Also related to yesterday’s post (about Tom Friedman’s untitled “box corners” sculpture) are the folded cardboard “corner pads” used to protect the corners of boxes or furniture during shipment. (The “corrugated corner pad” on right is from Omnipak’s website)
Above are 10 different patented designs for cardboard corner pads, dating from 1942 to 1994.
Some box corners are tetrahedral, formed by making right-triangular folds. Other box corners are shaped like half of a hollow cube, formed by rectangular right angle folds. (See also: Naef Toys)
There are other patented box corners that are not include here. I thought 10 was just a nice round number for right angle box corners. (“Top 10 Box Corners”) But I could just as easily have gone with 9. (“Nine 90° Box Corners”)
The one that I came up with, is this pentagrammic prism, based on a star with 90° angle points. Kinda looks like something from Powerpuff Girls, but each of the ten (convex) corners have the same 90° angles as a regular, rectangular box. We’re not concerned with the concave angles in this thought experiment, because those concave corners are less vulnerable and shouldn’t require protection.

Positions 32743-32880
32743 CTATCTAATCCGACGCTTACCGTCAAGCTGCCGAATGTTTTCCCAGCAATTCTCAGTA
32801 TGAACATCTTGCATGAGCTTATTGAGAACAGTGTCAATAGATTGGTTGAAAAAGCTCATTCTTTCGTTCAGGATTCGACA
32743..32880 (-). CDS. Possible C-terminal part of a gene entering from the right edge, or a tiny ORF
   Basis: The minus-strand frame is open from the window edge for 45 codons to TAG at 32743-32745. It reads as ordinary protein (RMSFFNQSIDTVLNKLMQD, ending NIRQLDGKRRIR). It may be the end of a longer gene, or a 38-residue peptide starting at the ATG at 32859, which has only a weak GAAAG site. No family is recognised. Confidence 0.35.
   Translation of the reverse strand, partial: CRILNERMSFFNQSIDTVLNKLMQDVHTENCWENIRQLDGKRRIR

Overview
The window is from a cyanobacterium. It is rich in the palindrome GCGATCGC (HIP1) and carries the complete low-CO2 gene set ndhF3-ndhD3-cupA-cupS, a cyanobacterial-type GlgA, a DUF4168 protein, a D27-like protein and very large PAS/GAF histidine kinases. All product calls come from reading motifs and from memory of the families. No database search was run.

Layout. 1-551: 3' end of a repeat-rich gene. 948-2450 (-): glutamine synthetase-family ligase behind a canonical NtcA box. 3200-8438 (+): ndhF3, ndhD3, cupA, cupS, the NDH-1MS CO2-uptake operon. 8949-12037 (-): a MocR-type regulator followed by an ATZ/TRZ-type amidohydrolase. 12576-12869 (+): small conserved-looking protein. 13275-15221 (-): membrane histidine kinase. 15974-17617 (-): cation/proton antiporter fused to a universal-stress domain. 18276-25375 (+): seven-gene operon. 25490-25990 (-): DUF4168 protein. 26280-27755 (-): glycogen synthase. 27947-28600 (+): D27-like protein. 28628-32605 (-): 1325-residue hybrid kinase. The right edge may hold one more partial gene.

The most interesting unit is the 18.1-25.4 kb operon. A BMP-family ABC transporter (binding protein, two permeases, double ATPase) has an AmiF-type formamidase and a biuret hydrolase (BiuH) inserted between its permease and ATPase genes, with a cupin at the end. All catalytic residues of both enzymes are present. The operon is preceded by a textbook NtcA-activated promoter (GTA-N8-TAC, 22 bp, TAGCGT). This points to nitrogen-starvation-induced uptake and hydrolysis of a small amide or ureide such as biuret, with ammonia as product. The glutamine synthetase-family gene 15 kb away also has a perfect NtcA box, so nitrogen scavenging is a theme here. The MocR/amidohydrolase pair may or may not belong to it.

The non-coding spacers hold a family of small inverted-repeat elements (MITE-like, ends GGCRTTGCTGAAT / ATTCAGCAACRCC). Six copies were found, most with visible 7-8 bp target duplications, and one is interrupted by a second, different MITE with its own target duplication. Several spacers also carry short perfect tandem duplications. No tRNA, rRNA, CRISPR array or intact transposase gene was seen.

Are there any other 10 corner boxes that would work here? Anyone?
(Die lines diagrams of each of the 10 box corners follow, after the fold…)
Drawings from 10 “corner pad” patents circa: (from top to bottom) Alexander B. Clark, Jr.’s “Corner Pad” 1975, Vernon C. Rekow’s “Corner Pad” 1980, Charles A. Martin’s “Corner Protector” 1985, Elbert B. Kincaid’s “Trihedral Corner Pad” 1949, Charles W. Miltenberger’s “Volumetric Corner Protector” 1994, Ernest J. Bergeron’s “Corner Protector for Enclosed Bodies” 1950, James E. Jeffers’ “Protective Corner Pad” 1972, John S. Kirby’s “Protector” 1942, Martin E. Doll’s “Corner Pads and Blanks Therefor” 1965 , and Joseph W. Schiffenhaus’s “Corner Protector” 1943